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Review: Software For Managing Server Config Changes

mValent's configuration file manager lets you consistently maintain config changes across your application, Web and database

Lori MacVittie

October 17, 2005

6 Min Read

Managing an application infrastructure can be demanding, especially in a tiered deployment architecture. If multiple Web and application server configurations are involved, the problems associated with maintaining consistency across the organization are compounded.

MValent's Integrity can help harried administrators by providing a centralized repository from which all text-based configurations can be managed and, in some circumstances, automated. Integrity 3.0 lets you perform audit configuration changes, and capture and centralize configurations. The program also notifies you immediately when a change is made.

Integrity, which is closely aligned with the ITIL (IT Infrastructure Library), organizes its features and functionality into three categories: configuration, change and release. In short, it provides mechanisms for managing configurations, tracking changes and provisioning configurations across the enterprise.

Specs and Setup

Integrity has some strict hardware requirements, and I scrambled to supply a machine that would meet its need for a dual 3-GHz processor with 3 MB of RAM in our NWC Inc. business applications lab in Green Bay, Wis. (For more on our 24/7, real-world production environment, go to inc.networkcomputing.com.) Unfortunately, the Windows 2003-based beta version of Integrity I loaded required a separate installation process for its embedded Oracle database. However, mValent says the final install program will be completely integrated.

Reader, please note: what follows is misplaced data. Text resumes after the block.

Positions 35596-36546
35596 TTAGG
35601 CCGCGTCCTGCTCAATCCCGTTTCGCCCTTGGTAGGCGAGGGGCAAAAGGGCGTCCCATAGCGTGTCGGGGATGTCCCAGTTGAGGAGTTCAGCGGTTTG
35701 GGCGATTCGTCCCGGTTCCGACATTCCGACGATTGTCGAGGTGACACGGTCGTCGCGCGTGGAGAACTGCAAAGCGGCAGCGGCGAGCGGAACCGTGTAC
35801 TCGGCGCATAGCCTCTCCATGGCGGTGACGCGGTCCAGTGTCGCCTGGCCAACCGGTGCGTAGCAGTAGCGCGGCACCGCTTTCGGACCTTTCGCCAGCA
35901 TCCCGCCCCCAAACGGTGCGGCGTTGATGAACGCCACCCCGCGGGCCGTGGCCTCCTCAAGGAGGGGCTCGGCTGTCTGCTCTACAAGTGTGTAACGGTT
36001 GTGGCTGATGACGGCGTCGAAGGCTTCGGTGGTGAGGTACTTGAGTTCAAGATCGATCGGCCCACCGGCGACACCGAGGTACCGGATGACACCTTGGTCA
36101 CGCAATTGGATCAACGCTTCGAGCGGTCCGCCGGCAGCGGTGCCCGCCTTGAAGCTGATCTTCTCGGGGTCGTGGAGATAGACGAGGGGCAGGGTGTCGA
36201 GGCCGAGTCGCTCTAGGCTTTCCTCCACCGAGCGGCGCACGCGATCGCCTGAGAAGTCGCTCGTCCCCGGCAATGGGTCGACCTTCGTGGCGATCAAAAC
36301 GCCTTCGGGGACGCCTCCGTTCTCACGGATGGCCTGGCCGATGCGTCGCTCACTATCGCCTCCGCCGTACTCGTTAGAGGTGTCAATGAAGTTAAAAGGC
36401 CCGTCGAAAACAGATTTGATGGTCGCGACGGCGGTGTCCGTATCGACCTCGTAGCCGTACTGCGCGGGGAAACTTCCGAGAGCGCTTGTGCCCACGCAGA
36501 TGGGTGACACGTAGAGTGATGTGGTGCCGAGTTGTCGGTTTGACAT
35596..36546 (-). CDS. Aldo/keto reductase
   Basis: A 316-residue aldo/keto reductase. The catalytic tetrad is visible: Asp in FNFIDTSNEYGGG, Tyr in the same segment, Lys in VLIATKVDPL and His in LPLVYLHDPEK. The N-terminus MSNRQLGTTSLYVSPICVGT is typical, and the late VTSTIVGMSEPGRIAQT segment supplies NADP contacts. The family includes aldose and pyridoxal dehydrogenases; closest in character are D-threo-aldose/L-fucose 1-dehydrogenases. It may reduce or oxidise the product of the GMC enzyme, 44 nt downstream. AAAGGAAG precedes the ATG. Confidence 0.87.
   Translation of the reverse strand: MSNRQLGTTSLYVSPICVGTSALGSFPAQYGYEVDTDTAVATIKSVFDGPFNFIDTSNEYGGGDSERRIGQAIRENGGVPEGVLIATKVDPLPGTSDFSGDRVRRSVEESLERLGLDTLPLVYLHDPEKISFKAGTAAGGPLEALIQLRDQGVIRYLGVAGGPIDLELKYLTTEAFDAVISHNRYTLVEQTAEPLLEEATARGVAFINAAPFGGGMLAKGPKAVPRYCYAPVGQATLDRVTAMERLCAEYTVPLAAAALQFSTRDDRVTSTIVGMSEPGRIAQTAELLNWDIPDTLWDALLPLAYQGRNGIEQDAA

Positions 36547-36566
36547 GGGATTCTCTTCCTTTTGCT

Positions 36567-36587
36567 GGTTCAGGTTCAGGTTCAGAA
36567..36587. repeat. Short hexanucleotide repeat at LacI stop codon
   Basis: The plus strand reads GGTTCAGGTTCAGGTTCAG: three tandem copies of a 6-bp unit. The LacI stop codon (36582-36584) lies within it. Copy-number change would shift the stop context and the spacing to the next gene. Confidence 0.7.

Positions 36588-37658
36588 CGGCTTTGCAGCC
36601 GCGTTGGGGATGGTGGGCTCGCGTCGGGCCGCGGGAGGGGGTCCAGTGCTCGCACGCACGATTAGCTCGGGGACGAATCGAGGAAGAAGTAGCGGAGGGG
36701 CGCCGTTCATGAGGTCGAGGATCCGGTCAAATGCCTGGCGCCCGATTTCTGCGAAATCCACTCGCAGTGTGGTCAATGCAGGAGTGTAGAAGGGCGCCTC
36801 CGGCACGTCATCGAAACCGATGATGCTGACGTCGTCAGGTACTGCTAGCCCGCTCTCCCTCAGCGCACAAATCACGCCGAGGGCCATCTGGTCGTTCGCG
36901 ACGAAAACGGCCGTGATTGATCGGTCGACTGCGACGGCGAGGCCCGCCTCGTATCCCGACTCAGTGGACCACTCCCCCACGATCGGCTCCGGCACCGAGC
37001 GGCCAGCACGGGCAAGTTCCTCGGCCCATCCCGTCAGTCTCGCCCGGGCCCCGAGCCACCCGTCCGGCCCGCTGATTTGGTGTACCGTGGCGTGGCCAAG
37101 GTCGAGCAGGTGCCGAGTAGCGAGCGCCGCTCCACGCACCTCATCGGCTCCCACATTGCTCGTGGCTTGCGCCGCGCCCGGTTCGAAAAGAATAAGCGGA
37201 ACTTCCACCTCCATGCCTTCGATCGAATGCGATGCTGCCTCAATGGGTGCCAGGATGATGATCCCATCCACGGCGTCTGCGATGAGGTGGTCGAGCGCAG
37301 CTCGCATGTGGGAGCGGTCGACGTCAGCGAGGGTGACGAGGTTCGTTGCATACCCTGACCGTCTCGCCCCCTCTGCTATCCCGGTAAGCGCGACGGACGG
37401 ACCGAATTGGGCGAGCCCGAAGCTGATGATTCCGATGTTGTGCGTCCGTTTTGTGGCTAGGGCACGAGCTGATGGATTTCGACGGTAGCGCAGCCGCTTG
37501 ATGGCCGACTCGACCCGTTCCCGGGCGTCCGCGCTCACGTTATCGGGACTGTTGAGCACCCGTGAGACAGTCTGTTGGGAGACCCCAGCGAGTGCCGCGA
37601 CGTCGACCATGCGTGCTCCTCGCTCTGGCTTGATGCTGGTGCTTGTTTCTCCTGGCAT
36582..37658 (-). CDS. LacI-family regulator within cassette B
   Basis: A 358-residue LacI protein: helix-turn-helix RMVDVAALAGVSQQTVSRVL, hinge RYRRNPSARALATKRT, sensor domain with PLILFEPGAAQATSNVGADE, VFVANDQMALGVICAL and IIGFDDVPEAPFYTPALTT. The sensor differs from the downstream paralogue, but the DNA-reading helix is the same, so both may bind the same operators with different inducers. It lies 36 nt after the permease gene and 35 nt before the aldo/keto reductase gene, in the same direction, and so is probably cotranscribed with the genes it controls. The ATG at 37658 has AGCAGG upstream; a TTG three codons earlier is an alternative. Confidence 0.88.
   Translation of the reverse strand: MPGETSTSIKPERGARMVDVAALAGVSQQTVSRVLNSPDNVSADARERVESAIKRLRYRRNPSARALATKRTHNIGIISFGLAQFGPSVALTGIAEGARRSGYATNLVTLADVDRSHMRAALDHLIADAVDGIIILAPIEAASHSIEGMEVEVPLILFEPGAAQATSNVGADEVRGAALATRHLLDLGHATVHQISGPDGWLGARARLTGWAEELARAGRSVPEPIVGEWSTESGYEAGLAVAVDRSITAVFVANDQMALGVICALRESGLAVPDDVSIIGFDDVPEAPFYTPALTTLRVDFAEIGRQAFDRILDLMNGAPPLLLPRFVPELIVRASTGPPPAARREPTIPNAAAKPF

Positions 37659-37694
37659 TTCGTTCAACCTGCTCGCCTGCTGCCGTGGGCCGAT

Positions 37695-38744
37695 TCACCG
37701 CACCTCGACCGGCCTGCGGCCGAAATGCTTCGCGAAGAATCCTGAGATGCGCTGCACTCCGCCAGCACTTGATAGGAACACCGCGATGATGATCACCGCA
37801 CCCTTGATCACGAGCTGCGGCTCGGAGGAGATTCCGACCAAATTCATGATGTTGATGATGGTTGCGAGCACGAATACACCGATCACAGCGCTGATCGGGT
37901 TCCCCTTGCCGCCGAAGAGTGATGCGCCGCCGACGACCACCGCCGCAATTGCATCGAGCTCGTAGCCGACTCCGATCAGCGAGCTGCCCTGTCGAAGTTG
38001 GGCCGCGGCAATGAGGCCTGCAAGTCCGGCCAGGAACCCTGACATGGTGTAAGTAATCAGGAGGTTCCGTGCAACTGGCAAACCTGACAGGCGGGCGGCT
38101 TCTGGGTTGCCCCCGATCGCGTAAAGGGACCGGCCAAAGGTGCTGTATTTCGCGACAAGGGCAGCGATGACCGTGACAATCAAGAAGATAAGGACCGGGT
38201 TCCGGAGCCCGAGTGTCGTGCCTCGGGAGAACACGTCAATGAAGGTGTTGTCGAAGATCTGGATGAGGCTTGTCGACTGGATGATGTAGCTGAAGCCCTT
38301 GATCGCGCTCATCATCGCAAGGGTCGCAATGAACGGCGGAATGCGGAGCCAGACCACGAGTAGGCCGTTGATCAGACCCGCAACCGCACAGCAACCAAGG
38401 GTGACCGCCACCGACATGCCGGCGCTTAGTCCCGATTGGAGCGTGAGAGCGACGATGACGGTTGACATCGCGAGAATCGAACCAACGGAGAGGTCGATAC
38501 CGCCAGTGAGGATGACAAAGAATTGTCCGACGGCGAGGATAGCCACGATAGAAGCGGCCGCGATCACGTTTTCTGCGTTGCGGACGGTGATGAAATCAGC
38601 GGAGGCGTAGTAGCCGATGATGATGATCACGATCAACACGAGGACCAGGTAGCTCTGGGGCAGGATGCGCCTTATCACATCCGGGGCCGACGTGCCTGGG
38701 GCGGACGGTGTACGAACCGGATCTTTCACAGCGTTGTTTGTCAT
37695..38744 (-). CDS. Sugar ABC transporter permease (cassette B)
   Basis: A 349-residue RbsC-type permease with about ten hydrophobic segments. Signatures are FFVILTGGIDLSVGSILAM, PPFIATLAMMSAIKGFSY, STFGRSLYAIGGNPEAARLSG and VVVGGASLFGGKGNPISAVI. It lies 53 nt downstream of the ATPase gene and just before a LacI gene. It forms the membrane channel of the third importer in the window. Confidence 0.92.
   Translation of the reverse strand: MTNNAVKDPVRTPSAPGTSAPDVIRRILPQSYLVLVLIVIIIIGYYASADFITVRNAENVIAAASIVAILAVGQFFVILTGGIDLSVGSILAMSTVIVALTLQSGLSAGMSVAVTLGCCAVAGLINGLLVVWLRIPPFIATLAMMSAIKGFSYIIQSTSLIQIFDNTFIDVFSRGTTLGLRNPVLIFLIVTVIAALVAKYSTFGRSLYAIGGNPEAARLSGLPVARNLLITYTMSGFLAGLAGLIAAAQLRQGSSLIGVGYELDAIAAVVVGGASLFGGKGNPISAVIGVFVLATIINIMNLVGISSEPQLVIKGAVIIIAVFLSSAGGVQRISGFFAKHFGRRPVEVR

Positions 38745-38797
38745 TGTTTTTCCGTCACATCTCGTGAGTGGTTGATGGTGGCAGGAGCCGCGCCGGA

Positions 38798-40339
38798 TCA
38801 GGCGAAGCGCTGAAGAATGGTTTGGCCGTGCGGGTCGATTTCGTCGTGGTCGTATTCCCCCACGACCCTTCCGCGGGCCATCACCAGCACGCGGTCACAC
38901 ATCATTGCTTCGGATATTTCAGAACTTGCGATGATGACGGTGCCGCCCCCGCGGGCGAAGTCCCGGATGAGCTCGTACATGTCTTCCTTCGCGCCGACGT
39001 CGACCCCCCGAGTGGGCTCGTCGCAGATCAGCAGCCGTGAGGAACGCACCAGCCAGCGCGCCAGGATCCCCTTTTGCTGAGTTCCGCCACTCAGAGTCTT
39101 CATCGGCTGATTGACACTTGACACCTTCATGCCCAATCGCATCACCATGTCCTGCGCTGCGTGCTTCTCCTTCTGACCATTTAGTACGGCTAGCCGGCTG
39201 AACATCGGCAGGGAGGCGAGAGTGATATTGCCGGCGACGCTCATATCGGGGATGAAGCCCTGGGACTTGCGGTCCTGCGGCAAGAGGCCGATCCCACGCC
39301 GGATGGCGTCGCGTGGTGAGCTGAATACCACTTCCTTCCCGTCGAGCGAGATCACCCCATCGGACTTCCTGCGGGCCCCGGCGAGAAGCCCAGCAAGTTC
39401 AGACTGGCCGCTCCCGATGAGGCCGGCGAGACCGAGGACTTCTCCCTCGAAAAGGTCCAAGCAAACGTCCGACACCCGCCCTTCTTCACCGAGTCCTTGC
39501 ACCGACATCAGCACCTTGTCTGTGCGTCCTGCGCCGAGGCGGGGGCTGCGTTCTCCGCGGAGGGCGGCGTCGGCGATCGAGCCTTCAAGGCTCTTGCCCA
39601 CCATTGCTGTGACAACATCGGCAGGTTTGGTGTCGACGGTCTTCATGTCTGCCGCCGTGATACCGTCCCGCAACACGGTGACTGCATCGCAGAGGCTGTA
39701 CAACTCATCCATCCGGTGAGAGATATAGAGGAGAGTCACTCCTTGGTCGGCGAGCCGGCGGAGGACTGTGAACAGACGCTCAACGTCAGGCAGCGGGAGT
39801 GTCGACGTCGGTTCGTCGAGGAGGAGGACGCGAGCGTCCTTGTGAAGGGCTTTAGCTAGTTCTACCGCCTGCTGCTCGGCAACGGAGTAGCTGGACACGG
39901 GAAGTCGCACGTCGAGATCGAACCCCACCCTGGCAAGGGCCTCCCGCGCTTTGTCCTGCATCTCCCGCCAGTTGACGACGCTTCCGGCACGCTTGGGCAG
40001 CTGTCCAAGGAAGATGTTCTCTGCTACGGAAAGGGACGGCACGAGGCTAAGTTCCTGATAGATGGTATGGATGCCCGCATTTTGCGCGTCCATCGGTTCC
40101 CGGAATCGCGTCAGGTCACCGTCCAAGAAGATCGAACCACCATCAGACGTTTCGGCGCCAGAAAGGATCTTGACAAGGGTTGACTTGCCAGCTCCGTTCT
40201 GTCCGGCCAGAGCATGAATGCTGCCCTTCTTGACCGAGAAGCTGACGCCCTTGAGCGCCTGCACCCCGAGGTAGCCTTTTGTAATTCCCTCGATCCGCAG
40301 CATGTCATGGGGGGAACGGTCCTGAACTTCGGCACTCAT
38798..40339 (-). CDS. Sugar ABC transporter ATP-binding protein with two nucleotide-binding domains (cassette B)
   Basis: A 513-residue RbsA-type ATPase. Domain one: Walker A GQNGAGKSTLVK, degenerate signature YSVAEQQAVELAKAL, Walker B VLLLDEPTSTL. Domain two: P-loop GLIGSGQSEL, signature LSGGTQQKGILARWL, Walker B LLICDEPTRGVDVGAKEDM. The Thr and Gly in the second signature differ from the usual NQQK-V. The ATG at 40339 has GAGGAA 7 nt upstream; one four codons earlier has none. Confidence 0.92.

Good

• Automation packs available for most commonly deployed application servers
• Manages any configuration file, even without an automation pack

Bad

• No task-based navigation
• Eclipse's tab-based interface difficult to navigate

Integrity 3.0, starts at $60,000. mValent, (781) 272-5650. www.mvalent.com

Integrity can manage virtually any text-based configuration file. It's designed to suck in configurations from application servers, but also supports a wide variety of other infrastructure devices, including Web servers, routers and switches. For each machine I wanted to manage, I had to perform some setup within Integrity. Its power lies in its ability to both read and write managed configuration files, so you must make sure the access method includes write access for the specified user.

Access to resources is specified through authentication packs, which specify how Integrity should retrieve the configuration file--through FTP, SSH (secure shell) or a UNC (Universal Naming Convention). Integrity's power lies in its ability to both read and write managed configuration files, so you must make sure the access method includes write access for the specified user.